The Good, the Bad, and the Ugly.  Sunset with water tower and dump station.

 An African sunset is like no other.  This is the end for now.  Blessings and Joy to all this Christmas.

Thursday, December 08, 2011

Children of our neighbor teachers
add joy to our  housing area!

We continue to settle in on the campus at Goodhope Senior Secondary School. Our first two weeks were quite intense as we experienced immersion into the community here on campus. With 2500 students and more than 200 staff (including teachers, kitchen workers, hostel matron and supervisors, supplies team, etc.) it is a beehive of activity when school is in session. (Currently we are on term break; more about that later.) The pictures tell part of the story: beautiful, promising young women and men who show incredible discipline, huge faith and unceasing friendliness. What is less apparent to us are the challenges many experience, including lack of viable family support, poverty, teenage pregnancy, HIV/AIDS, drug/alcohol abuse. 
Students gather for the end of term morning assembly   
In our Life Skills work, we are reminded of a teaching from training that we “are a drop of water in the river of support and assistance.” Capacity and sustainability are the watchwords, so that we are focused on activities which are wanted as well as needed, open new doors for students and especially, have some promise of continuation beyond our time here.  While the education and awareness around HIV/AIDS is impressive in Botswana (the country is credited with being on the forefront of effective response to the crisis in Africa) the bridge from theory to practice is weak. Developing responsible decision-making skills and healthy options for students are key to the life skills program, as we say “walking the talk.” 

A recent graduate discusses
his future with John

Paul Motshegerwe, Head of Guidance & Counseling
and Carol work with two students interested
in career opportunities


Sunday, December 04, 2011

This is our site at Goodhope Senior Secondary School where we arrived on November 10.  Although our PC training experience was intense and amazing, no training could have prepared us for the initial shock of our arrival. Driving through miles/kilometers of scrub, low trees, and cattle we came upon upon a behemoth collection of buildings surrounded by barbed wire.  The grounds are littered with uncollected trash, the aftermath of what may be an impasse between teachers and the government after the April teacher/civil workers' strike.  Here you see our first efforts at clean up.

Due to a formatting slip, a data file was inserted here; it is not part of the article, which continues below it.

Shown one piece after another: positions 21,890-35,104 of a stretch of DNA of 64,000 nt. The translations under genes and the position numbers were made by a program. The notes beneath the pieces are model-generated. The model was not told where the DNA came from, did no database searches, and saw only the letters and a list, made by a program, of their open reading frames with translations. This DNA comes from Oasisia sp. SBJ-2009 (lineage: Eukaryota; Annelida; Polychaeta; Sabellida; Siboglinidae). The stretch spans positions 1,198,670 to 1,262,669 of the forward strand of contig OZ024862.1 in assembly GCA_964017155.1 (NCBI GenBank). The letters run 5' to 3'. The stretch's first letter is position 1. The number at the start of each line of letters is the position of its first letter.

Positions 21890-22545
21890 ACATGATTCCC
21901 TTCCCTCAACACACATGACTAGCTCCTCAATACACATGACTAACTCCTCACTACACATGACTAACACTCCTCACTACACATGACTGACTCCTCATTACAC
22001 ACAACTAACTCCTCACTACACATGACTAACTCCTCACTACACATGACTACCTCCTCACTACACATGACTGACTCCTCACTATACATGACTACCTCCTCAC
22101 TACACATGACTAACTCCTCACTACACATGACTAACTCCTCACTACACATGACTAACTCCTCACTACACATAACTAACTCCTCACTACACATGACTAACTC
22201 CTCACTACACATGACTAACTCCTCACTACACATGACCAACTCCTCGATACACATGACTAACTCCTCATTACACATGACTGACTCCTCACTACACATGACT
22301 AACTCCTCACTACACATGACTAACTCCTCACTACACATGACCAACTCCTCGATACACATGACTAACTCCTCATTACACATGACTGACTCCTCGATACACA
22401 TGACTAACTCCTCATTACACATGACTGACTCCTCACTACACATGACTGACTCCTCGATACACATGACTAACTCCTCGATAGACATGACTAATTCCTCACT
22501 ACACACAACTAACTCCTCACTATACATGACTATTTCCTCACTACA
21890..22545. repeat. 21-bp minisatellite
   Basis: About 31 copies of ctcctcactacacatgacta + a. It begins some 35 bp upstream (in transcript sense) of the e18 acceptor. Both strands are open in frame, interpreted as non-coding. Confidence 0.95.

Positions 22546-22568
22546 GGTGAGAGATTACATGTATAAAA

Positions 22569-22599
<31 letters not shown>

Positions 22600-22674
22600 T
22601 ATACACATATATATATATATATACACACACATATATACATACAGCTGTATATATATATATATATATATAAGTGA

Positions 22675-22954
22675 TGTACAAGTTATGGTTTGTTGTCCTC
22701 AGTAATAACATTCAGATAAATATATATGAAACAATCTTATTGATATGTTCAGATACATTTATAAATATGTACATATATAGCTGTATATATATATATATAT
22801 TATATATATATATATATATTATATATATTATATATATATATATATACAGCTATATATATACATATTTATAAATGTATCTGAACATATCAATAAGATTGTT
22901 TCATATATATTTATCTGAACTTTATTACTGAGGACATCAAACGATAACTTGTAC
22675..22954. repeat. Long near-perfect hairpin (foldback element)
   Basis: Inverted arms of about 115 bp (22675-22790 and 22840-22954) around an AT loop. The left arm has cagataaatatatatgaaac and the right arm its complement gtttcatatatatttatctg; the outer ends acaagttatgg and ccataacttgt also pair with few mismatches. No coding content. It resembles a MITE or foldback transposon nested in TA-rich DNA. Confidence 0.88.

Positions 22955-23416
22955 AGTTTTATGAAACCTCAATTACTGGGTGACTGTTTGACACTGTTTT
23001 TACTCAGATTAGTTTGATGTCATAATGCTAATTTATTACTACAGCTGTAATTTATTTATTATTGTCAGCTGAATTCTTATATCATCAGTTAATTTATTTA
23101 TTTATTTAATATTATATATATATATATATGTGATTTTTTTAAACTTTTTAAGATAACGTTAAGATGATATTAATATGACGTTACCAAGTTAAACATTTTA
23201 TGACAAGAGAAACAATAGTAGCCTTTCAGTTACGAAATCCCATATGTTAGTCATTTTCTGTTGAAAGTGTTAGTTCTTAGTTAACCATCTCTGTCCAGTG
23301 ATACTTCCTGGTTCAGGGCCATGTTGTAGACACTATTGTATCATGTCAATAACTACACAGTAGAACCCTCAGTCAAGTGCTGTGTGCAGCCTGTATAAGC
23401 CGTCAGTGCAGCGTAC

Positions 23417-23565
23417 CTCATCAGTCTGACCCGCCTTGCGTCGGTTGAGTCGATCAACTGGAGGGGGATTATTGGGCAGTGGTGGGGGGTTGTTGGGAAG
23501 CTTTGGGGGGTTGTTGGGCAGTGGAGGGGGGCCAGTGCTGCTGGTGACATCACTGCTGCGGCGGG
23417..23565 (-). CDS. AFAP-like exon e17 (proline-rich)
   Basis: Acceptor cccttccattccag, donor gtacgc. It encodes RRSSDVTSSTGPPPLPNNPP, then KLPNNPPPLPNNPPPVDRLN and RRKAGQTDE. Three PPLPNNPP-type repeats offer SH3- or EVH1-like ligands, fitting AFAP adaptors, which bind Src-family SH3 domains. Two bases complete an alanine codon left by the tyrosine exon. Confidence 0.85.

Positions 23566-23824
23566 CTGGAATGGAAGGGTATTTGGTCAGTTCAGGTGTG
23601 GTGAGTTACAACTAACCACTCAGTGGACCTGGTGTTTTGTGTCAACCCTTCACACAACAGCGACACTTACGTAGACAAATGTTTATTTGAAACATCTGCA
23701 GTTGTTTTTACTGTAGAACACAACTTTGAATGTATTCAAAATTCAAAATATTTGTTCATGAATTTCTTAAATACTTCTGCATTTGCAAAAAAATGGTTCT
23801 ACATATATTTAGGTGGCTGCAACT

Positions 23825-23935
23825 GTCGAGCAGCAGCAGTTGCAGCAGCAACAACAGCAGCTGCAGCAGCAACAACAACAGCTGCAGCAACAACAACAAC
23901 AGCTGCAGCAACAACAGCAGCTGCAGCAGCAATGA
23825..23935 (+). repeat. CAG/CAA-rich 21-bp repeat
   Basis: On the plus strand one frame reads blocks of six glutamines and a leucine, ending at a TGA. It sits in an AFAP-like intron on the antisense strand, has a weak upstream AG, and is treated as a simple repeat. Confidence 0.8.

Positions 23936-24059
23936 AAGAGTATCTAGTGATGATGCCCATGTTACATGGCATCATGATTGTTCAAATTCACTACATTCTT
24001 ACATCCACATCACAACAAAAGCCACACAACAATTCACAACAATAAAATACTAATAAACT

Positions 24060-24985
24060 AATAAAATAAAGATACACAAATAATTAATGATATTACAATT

Carol in our "backyard"

John in our "front yard"
And here are our neighborhood
helpers in the litter pick up project!
On the bright side, we live in the Staff Flats Block in a well-equipped home with many amenities, including excellent water when we have it.   Water outages are a daily experience  and electricity can be off again on again, as well.  Botswana has been developing very fast, but not everywhere at the same time and rate.  So there is a “swiss cheese” effect - ancient and modern side by side. 

We have met several faculty neighbors who hail from not only Botswana, but also from Zimbabwe, Zambia, India and the U.K.  Students,  mostly boarders, are from all over Botswana.  The friendliness we have experienced is incredible --- everyone we meet wants to say hello - dumela - smile, ask questions. Paul Motsegerwe, Head of Guidance and Counseling, has wonderfully assisted in our settling process. It was something of a surprise to some that PC has such “old” volunteers as ourselves.  In one class of teenagers, the topic of our ages came up with a question of why we are serving here. Paul casually remarked, “They want to do their deaths with dignity.” Wow, try to not take that personally!

Our welcome began with an introduction at the morning assembly on our first full day to the 2400 uniformed, smiling, absolutely beautiful Forms 4 and 5 (11th and 12th grades) students, and continues. We are known as Masego (Carol) and Tshepo (John), as the Batswana feel the importance of inclusion in community with Setswana names, which we have now had almost since arrival in-county. 

In a light moment before exams began, our
counterpart Paul visits with students.

Students all about following exams and
a flash thunderstorm!

We now have internet in our home which works most days so hopefully will be back on line soon with more pictures of  Goodhope and our work in the Life Skills program both at school and in our community integration in the village.
We miss and love you all and send belated Thanksgiving and early Christmas wishes!